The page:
Wednesday, 22 November 2017

Simon Turner - "A Lean Year", or "Why John Burnside's Thoughts on Contemporary Poetry are Almost Irredeemably Beef-Witted & Unwarranted"

Okay, so to give Burnside his due, his old man whingeing about the state of contemporary poetry (which you can read here, three entries down after Nicola Sturgeon and Ed Balls) is at variance with the usual script of "There's far too much poetry being published these days!", which we normally have to put up with from the embattled old guard.  But the sentiment underpinning his intervention - that the gatekeepers have effectively been sleeping on the job, letting the barbarians through - remains the same.  As many have pointed out on the twittersphere - is that the right term now? - 2017 has been something of a bumper year for poetry, particularly from smaller independent presses.  I, for one, have more than enough new poetry on my 'to read' list to last me at least for the next decade, and even then I feel like I've barely scratched the surface of what's been published this year.  To describe it as 'lean' suggests either astonishing ignorance of the plethora that's available or, more likely, it's just the passive-aggressive growling of wounded supremacy.  Either way, it's neither helpful nor required.  Given that there are plenty of other contributors to the Staggers' end of year list who pretty comprehensively undercut Burnside's untenable claim - nice to see Andrew Marr giving Eyewear a heads-up, for example, whilst Neel Mukherjee's given me a good idea for a stocking-filler in the form of Brian Blanchfield's essays (because you can never have too many essays in your house) - I'd recommend you look to the positive in this instance.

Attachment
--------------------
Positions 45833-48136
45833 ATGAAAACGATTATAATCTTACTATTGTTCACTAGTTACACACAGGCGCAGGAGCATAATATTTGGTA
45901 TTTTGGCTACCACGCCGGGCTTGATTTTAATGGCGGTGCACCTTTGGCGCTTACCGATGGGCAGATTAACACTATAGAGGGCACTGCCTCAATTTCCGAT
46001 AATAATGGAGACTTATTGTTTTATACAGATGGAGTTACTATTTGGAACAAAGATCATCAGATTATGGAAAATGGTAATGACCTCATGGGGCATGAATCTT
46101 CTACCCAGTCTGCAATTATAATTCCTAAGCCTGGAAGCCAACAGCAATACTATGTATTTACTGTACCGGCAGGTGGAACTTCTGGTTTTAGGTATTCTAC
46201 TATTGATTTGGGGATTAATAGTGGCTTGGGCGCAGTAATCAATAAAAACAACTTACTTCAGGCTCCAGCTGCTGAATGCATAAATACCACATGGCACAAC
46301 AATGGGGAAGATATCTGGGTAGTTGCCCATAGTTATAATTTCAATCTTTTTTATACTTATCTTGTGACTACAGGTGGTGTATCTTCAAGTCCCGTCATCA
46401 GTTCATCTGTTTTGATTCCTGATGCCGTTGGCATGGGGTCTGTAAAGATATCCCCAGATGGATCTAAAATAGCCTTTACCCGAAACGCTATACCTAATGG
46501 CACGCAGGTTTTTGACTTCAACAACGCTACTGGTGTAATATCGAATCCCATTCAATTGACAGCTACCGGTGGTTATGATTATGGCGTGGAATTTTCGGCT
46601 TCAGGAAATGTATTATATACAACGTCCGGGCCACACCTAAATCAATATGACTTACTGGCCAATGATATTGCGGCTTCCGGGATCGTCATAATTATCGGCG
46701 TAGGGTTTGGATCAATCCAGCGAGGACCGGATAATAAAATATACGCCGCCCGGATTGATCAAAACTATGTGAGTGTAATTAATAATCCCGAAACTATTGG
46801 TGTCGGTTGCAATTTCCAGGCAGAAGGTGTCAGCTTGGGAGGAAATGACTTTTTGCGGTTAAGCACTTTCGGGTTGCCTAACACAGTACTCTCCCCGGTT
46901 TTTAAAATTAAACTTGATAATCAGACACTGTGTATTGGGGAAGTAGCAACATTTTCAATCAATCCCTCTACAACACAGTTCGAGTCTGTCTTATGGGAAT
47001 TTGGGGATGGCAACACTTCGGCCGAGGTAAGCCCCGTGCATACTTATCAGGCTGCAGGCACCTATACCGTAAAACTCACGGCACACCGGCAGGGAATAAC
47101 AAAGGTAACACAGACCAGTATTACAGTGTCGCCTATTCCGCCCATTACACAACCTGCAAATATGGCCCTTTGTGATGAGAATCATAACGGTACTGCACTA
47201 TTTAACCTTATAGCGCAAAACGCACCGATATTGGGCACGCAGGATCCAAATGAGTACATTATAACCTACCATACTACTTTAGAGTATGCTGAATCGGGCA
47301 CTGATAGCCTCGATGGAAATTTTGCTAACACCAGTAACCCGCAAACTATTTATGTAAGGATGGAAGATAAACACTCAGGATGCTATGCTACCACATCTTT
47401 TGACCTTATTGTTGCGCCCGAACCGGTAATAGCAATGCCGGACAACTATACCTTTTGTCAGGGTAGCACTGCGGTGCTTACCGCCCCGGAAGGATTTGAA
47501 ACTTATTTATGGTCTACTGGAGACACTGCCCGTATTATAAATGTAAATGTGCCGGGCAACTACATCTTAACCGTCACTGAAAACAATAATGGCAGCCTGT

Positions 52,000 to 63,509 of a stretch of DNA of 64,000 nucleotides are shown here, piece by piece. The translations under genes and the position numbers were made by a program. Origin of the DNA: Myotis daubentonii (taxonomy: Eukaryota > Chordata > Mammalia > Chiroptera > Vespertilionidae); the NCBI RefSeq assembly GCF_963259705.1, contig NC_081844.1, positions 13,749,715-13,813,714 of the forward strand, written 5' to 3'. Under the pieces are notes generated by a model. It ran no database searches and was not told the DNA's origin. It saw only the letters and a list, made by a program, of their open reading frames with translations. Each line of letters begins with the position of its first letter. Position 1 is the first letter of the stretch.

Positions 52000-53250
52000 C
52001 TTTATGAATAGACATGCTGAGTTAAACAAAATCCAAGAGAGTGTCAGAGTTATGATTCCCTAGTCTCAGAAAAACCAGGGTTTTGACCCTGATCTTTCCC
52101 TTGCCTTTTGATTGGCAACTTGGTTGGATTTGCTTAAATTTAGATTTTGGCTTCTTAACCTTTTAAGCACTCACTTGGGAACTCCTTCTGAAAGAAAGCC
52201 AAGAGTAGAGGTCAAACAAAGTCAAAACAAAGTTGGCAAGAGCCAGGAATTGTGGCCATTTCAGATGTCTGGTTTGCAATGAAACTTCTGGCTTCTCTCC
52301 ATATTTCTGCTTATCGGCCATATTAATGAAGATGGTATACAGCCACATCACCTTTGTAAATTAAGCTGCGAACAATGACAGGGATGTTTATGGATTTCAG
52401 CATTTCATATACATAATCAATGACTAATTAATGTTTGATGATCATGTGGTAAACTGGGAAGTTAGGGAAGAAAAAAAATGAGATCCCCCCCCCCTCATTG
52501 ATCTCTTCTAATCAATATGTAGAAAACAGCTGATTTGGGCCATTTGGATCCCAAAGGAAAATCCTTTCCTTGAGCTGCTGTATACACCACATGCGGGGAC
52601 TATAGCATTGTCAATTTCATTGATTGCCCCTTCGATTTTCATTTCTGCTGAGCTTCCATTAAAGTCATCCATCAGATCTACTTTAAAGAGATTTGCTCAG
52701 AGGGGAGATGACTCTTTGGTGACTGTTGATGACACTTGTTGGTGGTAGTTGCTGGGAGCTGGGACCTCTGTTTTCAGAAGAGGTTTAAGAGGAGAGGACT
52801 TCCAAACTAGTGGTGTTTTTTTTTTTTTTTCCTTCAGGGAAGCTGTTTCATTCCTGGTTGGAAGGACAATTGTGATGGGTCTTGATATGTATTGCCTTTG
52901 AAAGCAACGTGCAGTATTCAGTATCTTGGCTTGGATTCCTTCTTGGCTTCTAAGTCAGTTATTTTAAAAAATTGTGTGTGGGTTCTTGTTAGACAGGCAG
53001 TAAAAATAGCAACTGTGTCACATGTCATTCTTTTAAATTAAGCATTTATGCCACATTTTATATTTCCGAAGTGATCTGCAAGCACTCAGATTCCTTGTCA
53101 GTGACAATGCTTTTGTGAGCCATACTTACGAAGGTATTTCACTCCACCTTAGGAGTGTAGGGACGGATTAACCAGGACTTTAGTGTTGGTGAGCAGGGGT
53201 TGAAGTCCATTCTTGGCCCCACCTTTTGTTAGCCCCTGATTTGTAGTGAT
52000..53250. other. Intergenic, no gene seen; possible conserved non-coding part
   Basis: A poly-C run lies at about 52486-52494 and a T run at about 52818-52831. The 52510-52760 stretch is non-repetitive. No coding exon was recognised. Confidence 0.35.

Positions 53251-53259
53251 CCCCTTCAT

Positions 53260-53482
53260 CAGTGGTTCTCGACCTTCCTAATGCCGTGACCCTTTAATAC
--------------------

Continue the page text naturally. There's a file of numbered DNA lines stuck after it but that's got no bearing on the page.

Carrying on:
Anyway, that's more than enough time spent on a very silly outburst from a very boring poet.  Time to listen to some more Public Enemy and get really stuck into Fiends Fell from Tom Pickard.  TTFN! 


Anonymous said...

Name some of the bloody books then!

The Editors said...

You know what, I think I will.

(And for the record, this list is hardly exhaustive, and didn't take long to put together: others no doubt would have a whole host of other things that have crossed their radar and excited them over the last few months. I should add, too, that omissions aren't indicative of censure; I was just aiming for the representative. If anyone's got some recommends, please share in further comments, as there's always something new to discover!):

Chris Torrance, The Magic Door
Chrissy Williams, Bear
Danez Smith, Don’t Call Us Dead
Emily Berry, Stranger, Baby
Hera Lindsay Bird, Hera Lindsay Bird
Ishion Huthcinson, House of Lords and Commons
Jenna Clake, Fortune Cookie,
Jorie Graham, Fast
Julia Bird, Now You Can Look
Karen McCarthy Woolf, Seasonal Disturbances
Kayo Chingonyi, Kukukanda
Khairani Barokka, Rope
Layli Long Soldier, WHEREAS
Maria Apichella, Psalmody
Michael O’Brien, To the River
Nia Davies, All Fours
Noelle Kocot, Sonnets
Ocean Vuong, Night Sky With Exit Wounds
Patricia Lockwood, Motherland Fatherland Homelandsexuals
Penguin Modern Poets: ongoing series
Peter Hughes, Cavalcanty
Rishi Dastidar, Ticker-tape
Sidekick Books’ ‘Head’ series (Bad Kid Catullus, esp, kicks it)
Simon Armitage, The Unaccompanied
Sinead Morrissey, On Balance
Stairs and Whispers: D/deaf and disabled poets write back
Tara Bergin, The Tragic Death of Eleanor Marx
Ten: Poets of the New Generation
Tom Pickard, Fiends Fell

Best wishes,

Simon @ G&P